Earlier this week we rounded up some of the rich literature out there on the new Aaron Peskin/Chris Daly historic preservation legislation. Turns out, as you may have noticed, it was way preservationist-heavy. But every campaign should get equal air time, yes? So we present to you some words from a guy with a pretty recognizable name in SF development circles. He's not what you might lovingly call a greedy developer, but you won't see his name here, because "the politics here are pretty scorched earth." (One can only hope there will be projectile ice buckets...)
If you love 3-5 year entitlement "process", then you'll LOVE where the folks behind this want it to go. ... I'd ask why this highly complex legislation was on a 90-day calendar (fast-tracked) without hearings and no one knowing anything about it. What was the rush? ... From my vantage point, the more folks that learn about it, the more uncomfortable they are with it. But, hey, why should anyone be opposed to historic preservation? It's a good thing, right? But wait, there's more. Deep Throat says that having spent forever on the Board of Supes, Aaron Peskin now totally owes his wife, reigning queen of Telegraph Hill and brand-name preservationist Nancy Shanahan. And the fallout from the legislation passing would be much greater than advertised: There's gonna be an enormous proliferation of historic districts – not bad in itself. The 1 percent figure is a red herring – enormous areas are being surveyed for significance and the threshold of what constitutes a historical district is radically lowered. However, under the Peskin/Daly legislation, within the historical districts, enormous power is taken from the Planning Commission and given to the Historic Preservation Commission. The Planning Commission is required under City Charter to consider ALL City priority policies (preservation AND economic development, affordable housing, transit-oriented development, open space, etc). The Historic Preservation Commission is only ALLOWED to consider one priority policy. Guess which.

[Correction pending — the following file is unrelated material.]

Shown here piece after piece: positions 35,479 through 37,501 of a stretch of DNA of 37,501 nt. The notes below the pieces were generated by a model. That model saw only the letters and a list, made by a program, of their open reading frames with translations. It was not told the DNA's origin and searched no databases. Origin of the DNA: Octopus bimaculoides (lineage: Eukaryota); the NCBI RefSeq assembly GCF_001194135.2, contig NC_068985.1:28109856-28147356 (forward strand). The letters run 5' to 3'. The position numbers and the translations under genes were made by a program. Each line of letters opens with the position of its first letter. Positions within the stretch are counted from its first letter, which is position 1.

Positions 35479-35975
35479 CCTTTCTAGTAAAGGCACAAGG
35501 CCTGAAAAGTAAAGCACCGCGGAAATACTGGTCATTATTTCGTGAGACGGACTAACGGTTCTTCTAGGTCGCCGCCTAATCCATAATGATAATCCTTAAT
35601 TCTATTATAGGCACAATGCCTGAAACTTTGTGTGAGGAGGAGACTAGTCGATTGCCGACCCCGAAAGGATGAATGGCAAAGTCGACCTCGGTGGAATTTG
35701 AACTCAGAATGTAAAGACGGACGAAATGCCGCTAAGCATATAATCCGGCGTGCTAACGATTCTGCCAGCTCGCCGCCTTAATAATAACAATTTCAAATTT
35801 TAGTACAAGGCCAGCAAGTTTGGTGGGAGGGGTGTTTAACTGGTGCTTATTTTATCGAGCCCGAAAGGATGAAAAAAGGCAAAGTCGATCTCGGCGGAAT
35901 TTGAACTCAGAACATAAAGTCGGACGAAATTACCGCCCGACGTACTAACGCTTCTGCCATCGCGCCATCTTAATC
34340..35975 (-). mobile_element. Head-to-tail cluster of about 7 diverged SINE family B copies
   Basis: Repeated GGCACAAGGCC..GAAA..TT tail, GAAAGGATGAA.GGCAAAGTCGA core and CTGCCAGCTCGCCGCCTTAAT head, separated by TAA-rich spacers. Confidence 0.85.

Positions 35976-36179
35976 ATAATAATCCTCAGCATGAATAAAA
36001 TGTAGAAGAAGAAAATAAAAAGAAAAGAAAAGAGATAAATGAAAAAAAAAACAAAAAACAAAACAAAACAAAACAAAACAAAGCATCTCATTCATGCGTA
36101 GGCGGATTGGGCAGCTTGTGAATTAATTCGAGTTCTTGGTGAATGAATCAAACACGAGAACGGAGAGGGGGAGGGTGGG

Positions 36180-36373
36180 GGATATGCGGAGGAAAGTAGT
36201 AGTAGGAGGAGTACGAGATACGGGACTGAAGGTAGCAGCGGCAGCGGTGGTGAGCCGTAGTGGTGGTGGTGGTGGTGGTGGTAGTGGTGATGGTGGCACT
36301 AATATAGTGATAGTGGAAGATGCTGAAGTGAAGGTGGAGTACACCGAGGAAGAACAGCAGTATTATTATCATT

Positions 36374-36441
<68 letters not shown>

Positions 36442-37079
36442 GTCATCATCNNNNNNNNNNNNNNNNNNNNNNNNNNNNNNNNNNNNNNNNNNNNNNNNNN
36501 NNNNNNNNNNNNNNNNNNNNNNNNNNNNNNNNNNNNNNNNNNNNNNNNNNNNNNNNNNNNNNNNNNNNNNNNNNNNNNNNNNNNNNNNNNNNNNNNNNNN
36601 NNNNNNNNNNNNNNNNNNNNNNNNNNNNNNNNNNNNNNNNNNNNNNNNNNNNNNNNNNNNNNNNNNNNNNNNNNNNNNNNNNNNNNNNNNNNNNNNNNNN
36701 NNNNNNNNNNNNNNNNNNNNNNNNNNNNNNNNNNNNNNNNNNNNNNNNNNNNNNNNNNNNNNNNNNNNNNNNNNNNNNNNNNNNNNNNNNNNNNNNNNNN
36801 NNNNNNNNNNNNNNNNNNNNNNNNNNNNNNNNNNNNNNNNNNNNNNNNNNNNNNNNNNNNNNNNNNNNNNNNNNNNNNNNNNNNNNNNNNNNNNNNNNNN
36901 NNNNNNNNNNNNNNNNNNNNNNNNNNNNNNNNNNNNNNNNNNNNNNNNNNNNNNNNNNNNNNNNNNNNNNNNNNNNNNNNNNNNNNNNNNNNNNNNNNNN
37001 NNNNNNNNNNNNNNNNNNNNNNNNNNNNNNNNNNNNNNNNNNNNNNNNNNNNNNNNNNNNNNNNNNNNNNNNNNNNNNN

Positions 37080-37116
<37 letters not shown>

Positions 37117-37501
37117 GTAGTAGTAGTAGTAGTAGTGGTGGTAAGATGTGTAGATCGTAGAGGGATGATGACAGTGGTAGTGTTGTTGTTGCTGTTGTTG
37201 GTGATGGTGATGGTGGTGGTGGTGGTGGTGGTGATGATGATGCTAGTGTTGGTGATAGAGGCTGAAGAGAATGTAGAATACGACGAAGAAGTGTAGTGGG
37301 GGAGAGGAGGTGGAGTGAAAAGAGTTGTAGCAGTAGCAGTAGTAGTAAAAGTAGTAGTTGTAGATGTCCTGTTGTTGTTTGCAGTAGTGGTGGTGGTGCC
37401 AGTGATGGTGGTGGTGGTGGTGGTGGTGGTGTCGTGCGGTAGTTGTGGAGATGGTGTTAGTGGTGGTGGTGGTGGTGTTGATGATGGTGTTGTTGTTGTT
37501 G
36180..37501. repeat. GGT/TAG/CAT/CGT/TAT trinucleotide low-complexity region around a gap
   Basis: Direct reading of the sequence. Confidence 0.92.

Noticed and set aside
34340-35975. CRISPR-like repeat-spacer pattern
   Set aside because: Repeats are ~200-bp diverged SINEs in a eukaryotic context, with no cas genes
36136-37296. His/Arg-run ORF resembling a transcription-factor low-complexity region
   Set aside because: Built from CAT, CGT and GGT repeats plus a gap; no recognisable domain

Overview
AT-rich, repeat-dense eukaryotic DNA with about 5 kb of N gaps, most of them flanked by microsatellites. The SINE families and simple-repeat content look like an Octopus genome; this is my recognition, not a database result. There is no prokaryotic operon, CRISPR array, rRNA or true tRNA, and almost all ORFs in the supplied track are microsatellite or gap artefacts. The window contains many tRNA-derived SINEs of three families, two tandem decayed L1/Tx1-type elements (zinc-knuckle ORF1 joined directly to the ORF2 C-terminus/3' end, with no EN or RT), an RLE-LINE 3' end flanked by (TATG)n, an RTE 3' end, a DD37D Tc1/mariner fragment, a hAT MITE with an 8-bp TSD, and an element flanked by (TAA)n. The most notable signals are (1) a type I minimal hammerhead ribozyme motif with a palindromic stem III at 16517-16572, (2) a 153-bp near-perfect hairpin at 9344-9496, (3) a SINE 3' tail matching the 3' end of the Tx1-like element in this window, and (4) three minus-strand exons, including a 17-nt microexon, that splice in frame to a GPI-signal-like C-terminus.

Under the legislation, demolition of contributory buildings is effectively prohibited, regardless of their merit or economic value. The threshold of significance is 50 years.
These concerns are not abstract, as the Mission Armory and the 55 Laguna (UC Extension) projects richly demonstrate. ... So explain to me again our crisis of demolition of historic buildings this legislation is intended to fix?
Aaron is one of the smartest land use wonks this city has ever seen. He's passionate about preservation and, I'm told, after 8 yrs on the BoS, owes Nancy really, really big-time.
[Frank Chu historic preservation cast of characters via ACME ChuMaker. Last one, we swear.]